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49ers RB Raheem Mostert and Deja Vu

Gary Mialocq
Aug 10, 2019 at 3:45 PM


As I enter my 72nd season as a 49er Faithful, the team seems like it's finally ready to break out under Kyle Shanahan's leadership. One area of continuing concern, however, is the running back position. Over the past few seasons, injuries have taken quite a toll on the team's progress. Jerick McKinnon missed the entire season and his preseason appears iffy as his knee problems continue. Matt Breida's explosiveness was limited by repeated injuries, and the 49ers finally went to their undrafted special-teams star, Raheem Mostert, who took advantage of the opportunity to average 7.7 yards per carry including a 52-yard touchdown versus the Raiders and an excellent 87-yard performance against the Packers. Unfortunately, he broke his forearm against the Raiders which ended his breakout season as a running back.

Raheem, a track star in college, may well be the fastest 49er RB, a team blessed with several players with speed to burn. He has posted the fastest time of all the running backs in the 40 at 4.34. After returning nine kickoffs and one punt for touchdowns in high school, Raheem returned 88 kickoffs for 2,289 yards for two touchdowns (99 and 100 yards) at Purdue where he was called "the fastest college player in the NCAA" by NFL.com.

As an undrafted free agent, he has been very effective returning kickoffs for the Eagles, Dolphins, Ravens, and Browns before landing with Chicago and being picked up by the 49ers. It is his acquisition from the Bears where his story becomes a case of deja vu for old-time 49er fans. In 1956, the 49ers acquired an obscure back, also from the Bears and also weighing 205 lbs. He was a 15th-round draft pick and a running back at heart who was relegated to playing linebacker, safety, and kickoff returner. His name was J.D. Smith, and in his first two seasons, the 49ers utilized him much the same as the Bears had. Finally, after bugging the coaching staff to let him play running back, he was inserted into the lineup in the next-to-last game of the season in 1958. J.D. responded by gaining 113 yards including an 80-yard touchdown scamper.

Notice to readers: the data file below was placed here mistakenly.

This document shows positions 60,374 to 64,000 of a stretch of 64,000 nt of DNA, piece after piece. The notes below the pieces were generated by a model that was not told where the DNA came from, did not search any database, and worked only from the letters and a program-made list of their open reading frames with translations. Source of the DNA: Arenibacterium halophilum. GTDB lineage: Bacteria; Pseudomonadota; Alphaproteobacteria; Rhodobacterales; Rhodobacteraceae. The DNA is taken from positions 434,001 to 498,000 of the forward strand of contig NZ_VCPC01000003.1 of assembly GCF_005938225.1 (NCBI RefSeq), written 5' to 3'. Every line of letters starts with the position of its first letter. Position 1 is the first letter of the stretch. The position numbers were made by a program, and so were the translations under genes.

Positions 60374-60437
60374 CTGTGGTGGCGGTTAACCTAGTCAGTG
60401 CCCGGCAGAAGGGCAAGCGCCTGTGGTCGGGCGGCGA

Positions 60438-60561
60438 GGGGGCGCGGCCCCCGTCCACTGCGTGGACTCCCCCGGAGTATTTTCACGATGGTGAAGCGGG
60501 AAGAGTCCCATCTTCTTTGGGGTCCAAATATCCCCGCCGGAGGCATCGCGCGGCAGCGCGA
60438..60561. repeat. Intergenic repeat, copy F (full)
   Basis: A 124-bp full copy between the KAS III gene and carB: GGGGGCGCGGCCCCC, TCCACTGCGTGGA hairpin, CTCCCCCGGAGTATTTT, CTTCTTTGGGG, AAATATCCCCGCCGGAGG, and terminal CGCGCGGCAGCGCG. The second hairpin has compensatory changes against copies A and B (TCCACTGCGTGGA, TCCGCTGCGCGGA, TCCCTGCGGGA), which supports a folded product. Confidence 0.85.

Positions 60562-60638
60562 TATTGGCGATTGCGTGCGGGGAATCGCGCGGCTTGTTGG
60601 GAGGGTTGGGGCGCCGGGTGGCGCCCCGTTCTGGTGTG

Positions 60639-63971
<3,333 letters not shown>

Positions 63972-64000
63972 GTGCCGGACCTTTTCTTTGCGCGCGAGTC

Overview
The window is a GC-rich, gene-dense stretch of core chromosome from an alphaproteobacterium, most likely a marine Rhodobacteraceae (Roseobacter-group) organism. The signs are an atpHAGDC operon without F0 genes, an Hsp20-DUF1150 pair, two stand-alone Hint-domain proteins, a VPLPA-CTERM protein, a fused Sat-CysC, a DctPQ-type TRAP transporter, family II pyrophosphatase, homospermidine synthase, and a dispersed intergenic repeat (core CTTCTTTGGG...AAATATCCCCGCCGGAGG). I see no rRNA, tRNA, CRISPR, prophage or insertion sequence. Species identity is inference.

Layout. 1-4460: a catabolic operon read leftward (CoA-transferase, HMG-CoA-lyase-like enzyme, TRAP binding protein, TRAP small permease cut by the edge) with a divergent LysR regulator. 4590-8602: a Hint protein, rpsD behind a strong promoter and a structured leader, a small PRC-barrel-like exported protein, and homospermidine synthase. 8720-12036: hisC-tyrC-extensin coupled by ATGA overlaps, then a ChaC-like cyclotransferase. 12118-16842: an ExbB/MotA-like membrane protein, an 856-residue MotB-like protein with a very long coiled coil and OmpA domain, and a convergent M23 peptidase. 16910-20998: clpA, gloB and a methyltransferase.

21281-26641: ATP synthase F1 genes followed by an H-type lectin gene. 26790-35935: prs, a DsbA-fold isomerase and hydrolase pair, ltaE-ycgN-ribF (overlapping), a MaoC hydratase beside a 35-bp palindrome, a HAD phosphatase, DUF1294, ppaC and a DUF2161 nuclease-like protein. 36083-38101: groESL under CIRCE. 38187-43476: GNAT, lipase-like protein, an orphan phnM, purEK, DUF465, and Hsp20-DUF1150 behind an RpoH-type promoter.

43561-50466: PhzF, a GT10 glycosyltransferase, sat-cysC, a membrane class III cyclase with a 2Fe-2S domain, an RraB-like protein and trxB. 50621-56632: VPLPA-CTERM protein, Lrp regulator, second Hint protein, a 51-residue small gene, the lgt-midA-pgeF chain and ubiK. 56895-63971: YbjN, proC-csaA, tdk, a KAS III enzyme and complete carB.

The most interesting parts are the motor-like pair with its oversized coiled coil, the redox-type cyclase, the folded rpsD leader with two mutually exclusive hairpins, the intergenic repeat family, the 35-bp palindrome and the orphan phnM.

The following season he started at running back, supplanting Hugh McElhenny and responded with 1,036 yards gained and 10 touchdowns. He finished the season as the No. 2 back in yards gained, second only to the great Jim Brown. J.D. led the 49ers in rushing the next five seasons.

The similarities in the roads traveled by J.D. and Raheem are striking. Both were stars in college who were virtually ignored in the draft, and both were relegated to defense and kickoff returns in their first few seasons. Both were tough runners, good pass protectors, and both were terrific hitters on defense. Both weighed 205. J.D. was finally given a chance at running back and became a star. Raheem's breakout season was interrupted by his broken forearm last season. Will this be the year he becomes a star? I believe it will as Shanahan will recognize his greatness. Let's hope so.
  • Gary Mialocq
  • Written by:
    Native of SF. Attended Washington HIgh, CCSF and SF State University. Investor & Startup Business Consultant, Former Juvenile Detention Counselor, Vocational Rehabilitation Counselor, Self-employment Specialist, Real Estate Investor, Genealogist. Senior Pro Golfer.
The opinions within this article are those of the writer and, while just as important, are not necessarily those of the site as a whole.


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